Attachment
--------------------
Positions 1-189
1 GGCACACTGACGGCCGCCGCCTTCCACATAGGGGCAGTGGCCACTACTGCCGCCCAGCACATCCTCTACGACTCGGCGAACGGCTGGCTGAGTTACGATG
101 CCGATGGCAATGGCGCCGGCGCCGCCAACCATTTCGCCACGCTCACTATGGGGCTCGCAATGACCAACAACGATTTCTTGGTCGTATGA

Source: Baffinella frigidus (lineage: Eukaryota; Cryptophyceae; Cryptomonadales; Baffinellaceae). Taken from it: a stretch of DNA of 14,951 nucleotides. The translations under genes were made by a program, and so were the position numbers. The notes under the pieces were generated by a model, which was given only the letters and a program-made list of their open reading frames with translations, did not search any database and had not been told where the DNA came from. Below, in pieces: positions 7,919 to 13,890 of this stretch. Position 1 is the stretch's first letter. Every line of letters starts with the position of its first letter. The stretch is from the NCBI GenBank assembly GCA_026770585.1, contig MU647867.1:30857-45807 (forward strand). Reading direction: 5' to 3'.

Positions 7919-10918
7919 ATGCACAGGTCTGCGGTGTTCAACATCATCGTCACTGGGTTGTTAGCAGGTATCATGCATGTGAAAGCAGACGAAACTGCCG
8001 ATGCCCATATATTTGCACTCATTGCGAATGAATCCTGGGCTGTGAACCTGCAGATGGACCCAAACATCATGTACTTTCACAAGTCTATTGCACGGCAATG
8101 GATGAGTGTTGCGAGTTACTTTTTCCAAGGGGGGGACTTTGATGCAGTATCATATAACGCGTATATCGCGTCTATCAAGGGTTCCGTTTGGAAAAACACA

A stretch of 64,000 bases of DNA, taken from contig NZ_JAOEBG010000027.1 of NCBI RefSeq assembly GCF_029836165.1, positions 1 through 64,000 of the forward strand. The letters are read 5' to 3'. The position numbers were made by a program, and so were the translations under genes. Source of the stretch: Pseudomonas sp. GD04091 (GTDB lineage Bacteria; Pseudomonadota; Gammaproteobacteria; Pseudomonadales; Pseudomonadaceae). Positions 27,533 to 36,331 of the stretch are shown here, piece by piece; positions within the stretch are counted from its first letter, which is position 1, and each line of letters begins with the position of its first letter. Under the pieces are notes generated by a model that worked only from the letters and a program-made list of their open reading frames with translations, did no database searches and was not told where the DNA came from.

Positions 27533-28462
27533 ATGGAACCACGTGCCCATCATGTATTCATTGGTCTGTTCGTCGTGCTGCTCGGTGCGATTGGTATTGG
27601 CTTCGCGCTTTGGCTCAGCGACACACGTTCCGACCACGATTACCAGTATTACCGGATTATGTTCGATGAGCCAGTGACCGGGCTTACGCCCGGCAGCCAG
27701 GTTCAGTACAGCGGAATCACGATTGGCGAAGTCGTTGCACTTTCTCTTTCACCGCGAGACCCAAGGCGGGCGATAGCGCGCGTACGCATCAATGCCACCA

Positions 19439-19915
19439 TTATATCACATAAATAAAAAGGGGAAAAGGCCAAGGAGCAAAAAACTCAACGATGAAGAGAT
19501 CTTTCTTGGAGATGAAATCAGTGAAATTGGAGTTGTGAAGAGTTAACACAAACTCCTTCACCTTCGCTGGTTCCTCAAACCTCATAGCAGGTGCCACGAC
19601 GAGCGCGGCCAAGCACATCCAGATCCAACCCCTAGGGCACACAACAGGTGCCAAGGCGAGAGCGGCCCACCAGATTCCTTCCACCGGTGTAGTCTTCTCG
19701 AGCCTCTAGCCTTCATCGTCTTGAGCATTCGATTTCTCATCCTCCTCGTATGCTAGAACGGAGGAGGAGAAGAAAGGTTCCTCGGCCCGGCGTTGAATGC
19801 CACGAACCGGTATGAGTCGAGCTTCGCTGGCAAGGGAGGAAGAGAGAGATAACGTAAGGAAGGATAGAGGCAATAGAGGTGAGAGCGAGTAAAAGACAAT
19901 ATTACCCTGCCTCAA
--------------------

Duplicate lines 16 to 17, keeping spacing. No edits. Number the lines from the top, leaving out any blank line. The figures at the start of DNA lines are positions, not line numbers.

19501 CTTTCTTGGAGATGAAATCAGTGAAATTGGAGTTGTGAAGAGTTAACACAAACTCCTTCACCTTCGCTGGTTCCTCAAACCTCATAGCAGGTGCCACGAC
19601 GAGCGCGGCCAAGCACATCCAGATCCAACCCCTAGGGCACACAACAGGTGCCAAGGCGAGAGCGGCCCACCAGATTCCTTCCACCGGTGTAGTCTTCTCG